Rice is one of the most commonly consumed foods, and the staple of many diets around the world.
The varieties of rice are endless, from jasmine, to basmati, parboiled, arborio, black, red cargo, sticky, wild….the list goes on.
This article will be focusing on two of the most commonly consumed rice varieties – white rice and brown rice.
While white rice is often favoured for its texture and flavour, brown rice is often selected as the healthier option.
So, does brown rice live up to this title? And, if so, what makes it healthier?
Let’s look at the differences between white and brown rice to see which is the healthier option, and why.
Difference Between White and Brown Rice
Brown rice is a whole grain, meaning it contains the three main components of the grain: the bran, the germ, and the endosperm.
White rice is the same grain as brown rice but with the bran and germ of the grain removed. This leaves only the starchy endosperm, which is the least nutritious part of the grain.
Brown Rice vs. White Rice: Nutrition
The bran of the rice grain contains many important nutrients and phytochemicals, making brown rice much more nutritious than white rice.
Brown rice is a great source of many important vitamins and minerals, especially phosphorous, magnesium, manganese, and selenium, as well as B vitamins, potassium, choline, copper, calcium, and zinc.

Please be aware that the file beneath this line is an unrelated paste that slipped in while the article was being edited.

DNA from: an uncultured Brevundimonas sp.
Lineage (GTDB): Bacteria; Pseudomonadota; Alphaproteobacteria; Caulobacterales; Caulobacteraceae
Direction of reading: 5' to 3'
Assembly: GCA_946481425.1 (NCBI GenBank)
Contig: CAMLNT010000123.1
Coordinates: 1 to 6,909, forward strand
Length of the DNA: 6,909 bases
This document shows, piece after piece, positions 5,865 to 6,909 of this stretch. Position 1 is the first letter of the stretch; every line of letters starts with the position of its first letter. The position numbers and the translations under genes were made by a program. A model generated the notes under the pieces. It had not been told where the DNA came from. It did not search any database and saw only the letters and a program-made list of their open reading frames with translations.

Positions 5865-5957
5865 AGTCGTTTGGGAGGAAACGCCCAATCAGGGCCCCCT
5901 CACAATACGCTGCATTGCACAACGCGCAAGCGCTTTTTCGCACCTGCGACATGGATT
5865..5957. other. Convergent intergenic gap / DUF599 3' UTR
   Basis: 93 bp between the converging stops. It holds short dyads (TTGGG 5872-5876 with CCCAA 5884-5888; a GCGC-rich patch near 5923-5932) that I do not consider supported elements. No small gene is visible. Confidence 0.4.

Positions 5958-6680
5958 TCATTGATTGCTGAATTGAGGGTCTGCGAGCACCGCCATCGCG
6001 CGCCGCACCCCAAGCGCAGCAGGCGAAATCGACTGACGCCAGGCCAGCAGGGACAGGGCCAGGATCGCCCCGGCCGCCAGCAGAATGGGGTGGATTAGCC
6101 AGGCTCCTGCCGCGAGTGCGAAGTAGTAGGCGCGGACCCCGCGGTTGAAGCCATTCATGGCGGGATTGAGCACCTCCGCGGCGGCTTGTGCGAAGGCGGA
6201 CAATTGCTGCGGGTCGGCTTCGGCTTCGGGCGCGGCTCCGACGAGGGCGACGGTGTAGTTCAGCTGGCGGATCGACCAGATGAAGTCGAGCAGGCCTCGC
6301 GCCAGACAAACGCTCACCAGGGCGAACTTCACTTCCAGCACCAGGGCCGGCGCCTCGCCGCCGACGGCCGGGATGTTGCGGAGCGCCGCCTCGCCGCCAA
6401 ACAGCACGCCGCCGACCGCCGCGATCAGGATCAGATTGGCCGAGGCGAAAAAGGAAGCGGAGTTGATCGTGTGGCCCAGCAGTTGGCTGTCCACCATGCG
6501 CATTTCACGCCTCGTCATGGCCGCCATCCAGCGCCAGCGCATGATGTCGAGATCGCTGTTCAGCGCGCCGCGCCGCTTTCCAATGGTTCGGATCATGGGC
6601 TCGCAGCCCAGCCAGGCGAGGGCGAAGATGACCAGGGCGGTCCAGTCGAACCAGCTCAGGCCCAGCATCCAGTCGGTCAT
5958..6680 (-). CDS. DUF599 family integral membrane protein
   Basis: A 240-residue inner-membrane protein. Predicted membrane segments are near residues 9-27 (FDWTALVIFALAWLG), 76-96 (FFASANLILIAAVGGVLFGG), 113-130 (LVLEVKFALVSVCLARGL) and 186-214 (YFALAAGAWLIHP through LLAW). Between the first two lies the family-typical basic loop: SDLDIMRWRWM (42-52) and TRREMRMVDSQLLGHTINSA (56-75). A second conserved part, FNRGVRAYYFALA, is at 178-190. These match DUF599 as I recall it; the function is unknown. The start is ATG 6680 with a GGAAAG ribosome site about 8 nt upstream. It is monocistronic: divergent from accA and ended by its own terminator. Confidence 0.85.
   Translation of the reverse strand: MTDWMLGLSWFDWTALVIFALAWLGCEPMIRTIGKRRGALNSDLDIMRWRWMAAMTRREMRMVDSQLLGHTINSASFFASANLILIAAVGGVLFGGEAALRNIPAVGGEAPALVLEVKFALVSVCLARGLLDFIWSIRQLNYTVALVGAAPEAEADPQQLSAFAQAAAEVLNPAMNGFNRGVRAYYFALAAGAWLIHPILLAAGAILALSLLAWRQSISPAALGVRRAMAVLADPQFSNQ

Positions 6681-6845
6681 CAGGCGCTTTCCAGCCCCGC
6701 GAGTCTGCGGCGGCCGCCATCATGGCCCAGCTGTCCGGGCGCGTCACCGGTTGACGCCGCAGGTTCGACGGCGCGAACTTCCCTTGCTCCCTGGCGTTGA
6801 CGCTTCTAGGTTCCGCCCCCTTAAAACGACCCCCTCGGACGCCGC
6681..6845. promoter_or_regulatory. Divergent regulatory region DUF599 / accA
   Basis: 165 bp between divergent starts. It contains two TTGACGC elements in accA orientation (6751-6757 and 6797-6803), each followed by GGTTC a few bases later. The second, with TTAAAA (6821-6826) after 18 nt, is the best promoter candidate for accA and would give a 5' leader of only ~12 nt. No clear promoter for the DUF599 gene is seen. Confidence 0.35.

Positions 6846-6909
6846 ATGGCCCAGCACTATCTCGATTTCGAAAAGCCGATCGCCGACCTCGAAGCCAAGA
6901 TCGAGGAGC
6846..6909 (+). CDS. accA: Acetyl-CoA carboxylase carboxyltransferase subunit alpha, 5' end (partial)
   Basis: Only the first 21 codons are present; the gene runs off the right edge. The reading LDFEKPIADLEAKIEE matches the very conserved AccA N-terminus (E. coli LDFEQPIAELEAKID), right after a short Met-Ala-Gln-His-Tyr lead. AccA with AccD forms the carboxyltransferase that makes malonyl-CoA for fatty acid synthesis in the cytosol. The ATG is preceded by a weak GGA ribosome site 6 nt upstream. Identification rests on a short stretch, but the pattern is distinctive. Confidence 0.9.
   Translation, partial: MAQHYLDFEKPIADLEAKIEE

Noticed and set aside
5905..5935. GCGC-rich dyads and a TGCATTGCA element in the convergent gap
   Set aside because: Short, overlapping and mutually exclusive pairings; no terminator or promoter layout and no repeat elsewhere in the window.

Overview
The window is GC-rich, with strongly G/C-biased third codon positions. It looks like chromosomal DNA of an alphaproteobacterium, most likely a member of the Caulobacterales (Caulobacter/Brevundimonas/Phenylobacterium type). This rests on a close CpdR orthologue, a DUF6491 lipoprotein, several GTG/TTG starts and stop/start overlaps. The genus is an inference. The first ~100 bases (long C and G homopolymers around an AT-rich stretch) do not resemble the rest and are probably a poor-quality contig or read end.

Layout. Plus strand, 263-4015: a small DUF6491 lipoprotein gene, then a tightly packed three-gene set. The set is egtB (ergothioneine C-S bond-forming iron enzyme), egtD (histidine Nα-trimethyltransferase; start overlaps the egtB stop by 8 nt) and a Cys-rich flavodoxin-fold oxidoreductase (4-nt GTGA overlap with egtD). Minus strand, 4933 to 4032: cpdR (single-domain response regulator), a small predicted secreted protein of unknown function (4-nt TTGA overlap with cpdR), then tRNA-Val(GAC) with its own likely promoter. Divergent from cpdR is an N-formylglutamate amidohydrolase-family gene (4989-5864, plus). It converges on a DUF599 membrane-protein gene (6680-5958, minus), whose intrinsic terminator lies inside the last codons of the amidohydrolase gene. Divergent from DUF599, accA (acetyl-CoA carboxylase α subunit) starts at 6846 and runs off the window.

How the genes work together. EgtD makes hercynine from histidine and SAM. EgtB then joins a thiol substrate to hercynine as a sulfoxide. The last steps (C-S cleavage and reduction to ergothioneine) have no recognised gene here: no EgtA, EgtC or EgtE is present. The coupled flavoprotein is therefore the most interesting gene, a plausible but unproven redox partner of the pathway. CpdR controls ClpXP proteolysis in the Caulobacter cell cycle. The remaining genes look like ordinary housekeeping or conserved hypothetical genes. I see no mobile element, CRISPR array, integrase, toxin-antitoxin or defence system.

It also contains high amounts of dietary fibre, other complex carbs, protein, fat, and various bioactive compounds such as antioxidants and amino acids.
White rice on the other hand, contains very little nutrients and mostly consists of carbohydrates.
However, white rice is often enriched with nutrients such as B vitamins (thiamin, niacin, folic acid) and iron, to restore these nutrients that were lost during the refining process, making it a better source of folate and iron than brown rice.
According to the USDA:
1 cup (195g) of cooked, long-grain brown rice contains approximately 216 calories.
1 cup (158g) of cooked, long-grain white rice contains approximately 206 calories.
In other words, 100g of brown rice contains 111 calories and 100g of white rice contains 130 calories.
Brown rice has slightly higher calories because it contains more fat (and protein) than white rice, which is more energy-dense than just carbohydrates.
The glycemic index is a measurement of how quickly a food spikes your blood sugar after consumption.
Brown rice has a glycemic index of around 68, while white rice has a glycemic index of around 73 (1). This means that brown rice does not raise blood sugar levels as much as white rice.
This is due to the higher fibre content of brown rice which helps slow down metabolism and regulate insulin production.
Brown rice contains more phytates than white rice. Phytates are known as anti-nutrients because these compounds bind to nutrients in the body, decreasing their bioavailability and impairing their absorption,
This means white rice has more readily available nutrients because of its lower phytate levels.